Micah Paldino, the CEO of PB&J, a marketing, design and PR studio, answers your latest questions on marketing.
1. If I don’t have a marketing strategy, how do I begin to make one?
MP: To begin a marketing strategy that will work in the long run, you need to evaluate your business and operational goals first. What are your financial goals for the new year? What does success look like? Work with a business-savvy friend or confidant to help you establish long-term projections — then you can actually work towards something.
Once you have established your financial goals, you need to start evaluating your core audiences: Who are they? Where do they live? What drives their consumer behavior? Establish a document, a one-page sheet that serves as your go-to foundation for these answers, making sure to include consumer profiles. These two main foundations that make up your business and consumer profiles will guide how you find the right media for the message. You can start to ask yourself where you should spend your marketing dollars, how much energy you should spend on earned media (social media, PR, experiential) and paid media (advertising, sponsorships, paid social media posts). Establish a 12-month calendar in iCal, and start to chart a course of when and how you plan on reaching out to your core demographic.
2. I’m trying to target a niche demographic (18 to 30 year olds), but don’t want to alienate the rest of my customer base. How can I target this demographic via marketing, and yet still attract other customers?
MP: This can be a tricky road to travel, but can be very rewarding if done correctly. The one main take away from the 18 to 30 set is that they are extremely social, and respond best when authentic delivery is done right. The millennial consumer is super tuned into their community, social happenings and events around town, so leave your macro message to target a larger subset, and talk to the millennial through experiential marketing, which could be event sponsorships and young professional meet ups. Again, it’s about finding the right media for the message.
3. I’ve heard “content marketing” a lot this year. What exactly is this, and is it something I (as a health club operator) should be doing?
MP: Content marketing is a very valuable tool that tells your audience more about your brand. In artistic terms, content marketing is a dynamic tool for brand expression. When done correctly it makes you an expert, and gives you a platform for you and your business to be thought leaders in the industry. For the fitness industry, club operators should absolutely be partaking in content marketing, however, every brand has a unique voice and it must be treated with kid gloves to really make the right impact. What works for celebrity trainers might not work for a local personal fitness trainer. Before even exploring a content marketing strategy, ask yourself what unique spin you have in your industry, and how that content will inspire and drive people to your brand. Then you can really evaluate how much time to spend on the initiative and how often you plan on updating your channels.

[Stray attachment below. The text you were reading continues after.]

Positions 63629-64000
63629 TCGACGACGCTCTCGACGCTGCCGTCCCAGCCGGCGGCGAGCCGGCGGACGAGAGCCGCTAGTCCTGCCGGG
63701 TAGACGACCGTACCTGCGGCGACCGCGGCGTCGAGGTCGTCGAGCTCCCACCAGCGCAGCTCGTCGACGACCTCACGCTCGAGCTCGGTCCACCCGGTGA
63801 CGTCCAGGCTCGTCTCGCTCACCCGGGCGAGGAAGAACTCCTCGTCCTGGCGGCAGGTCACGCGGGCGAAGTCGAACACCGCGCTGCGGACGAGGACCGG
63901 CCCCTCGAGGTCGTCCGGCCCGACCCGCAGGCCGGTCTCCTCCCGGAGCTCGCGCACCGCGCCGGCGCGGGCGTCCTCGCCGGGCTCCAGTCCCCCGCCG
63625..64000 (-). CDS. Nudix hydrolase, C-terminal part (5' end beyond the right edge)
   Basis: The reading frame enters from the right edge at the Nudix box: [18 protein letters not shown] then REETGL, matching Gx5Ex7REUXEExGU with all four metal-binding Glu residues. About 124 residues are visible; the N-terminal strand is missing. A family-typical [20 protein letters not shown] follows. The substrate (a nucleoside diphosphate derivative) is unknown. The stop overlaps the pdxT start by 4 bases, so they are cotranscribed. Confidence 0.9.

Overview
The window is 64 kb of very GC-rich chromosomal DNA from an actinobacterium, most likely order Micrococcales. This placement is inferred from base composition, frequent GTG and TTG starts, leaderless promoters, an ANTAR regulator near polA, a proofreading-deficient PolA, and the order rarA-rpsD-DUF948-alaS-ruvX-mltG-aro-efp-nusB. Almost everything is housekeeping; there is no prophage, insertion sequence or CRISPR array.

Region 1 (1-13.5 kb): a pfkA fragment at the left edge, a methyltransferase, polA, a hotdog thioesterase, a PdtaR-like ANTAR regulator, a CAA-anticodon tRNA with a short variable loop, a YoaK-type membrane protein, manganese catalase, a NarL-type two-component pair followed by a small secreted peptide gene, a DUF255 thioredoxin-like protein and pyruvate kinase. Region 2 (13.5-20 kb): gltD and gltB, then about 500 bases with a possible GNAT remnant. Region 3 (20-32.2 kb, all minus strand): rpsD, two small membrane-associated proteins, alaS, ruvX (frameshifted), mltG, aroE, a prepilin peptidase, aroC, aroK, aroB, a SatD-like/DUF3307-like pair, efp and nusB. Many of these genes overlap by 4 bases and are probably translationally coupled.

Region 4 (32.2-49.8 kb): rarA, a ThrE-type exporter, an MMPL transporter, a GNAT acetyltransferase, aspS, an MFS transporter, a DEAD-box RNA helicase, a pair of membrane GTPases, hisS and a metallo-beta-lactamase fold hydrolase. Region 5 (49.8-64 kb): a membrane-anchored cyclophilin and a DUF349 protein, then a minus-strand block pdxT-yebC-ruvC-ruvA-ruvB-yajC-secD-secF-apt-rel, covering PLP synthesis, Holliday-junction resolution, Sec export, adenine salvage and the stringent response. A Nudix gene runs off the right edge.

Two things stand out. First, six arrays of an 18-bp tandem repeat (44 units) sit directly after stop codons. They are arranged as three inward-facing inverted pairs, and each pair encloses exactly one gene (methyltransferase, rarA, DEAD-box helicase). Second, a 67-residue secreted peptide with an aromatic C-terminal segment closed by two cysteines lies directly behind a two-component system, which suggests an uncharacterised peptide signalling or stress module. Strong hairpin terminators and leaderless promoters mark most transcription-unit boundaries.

4. How do I go about evaluating the ROI of a marketing campaign?
MP: There are two ways to evaluate the ROI on marketing outreach, through qualitative data (potential consumer feed back, changing brand perception) and quantitative (how did your efforts turn into sales?). Many clients are only interested in the latter, but what should be noted is that qualitative results are longer term wins or insights, and this consumer feedback will only help you be more efficient in the future. When outreach turns into positive sales, it’s the result of what we at PB&J call “closing the loop.” This terminology serves a holistic effort that helps give insight into the brand, motivates consumers to take action, and in the end purchase. Even with micro marketing efforts the consumer should be given a clear path to purchase, and this is ultimately your responsibility to see that it’s a seamless transaction. When looking at dollars spent compared to dollars won, it’s a very simple equation of adding and subtracting, but caution yourself to make quick judgements about what worked and what didn’t. Consumers now are bombarded with advertising and it takes much longer to get consumers in the door.
5. I’ve been in business for over 15 years. Are there any marketing strategies that are now outdated that I should avoid?
MP: The answer is yes. The main strategy is to spend time on the front end gathering the right data and avoid putting all of your eggs into one basket. A marketing strategy that wins is one that takes time to evaluate consumer behavior, construct smart messaging that is aligned with the brand, and finds the right media for the message.
By Rachel Zabonick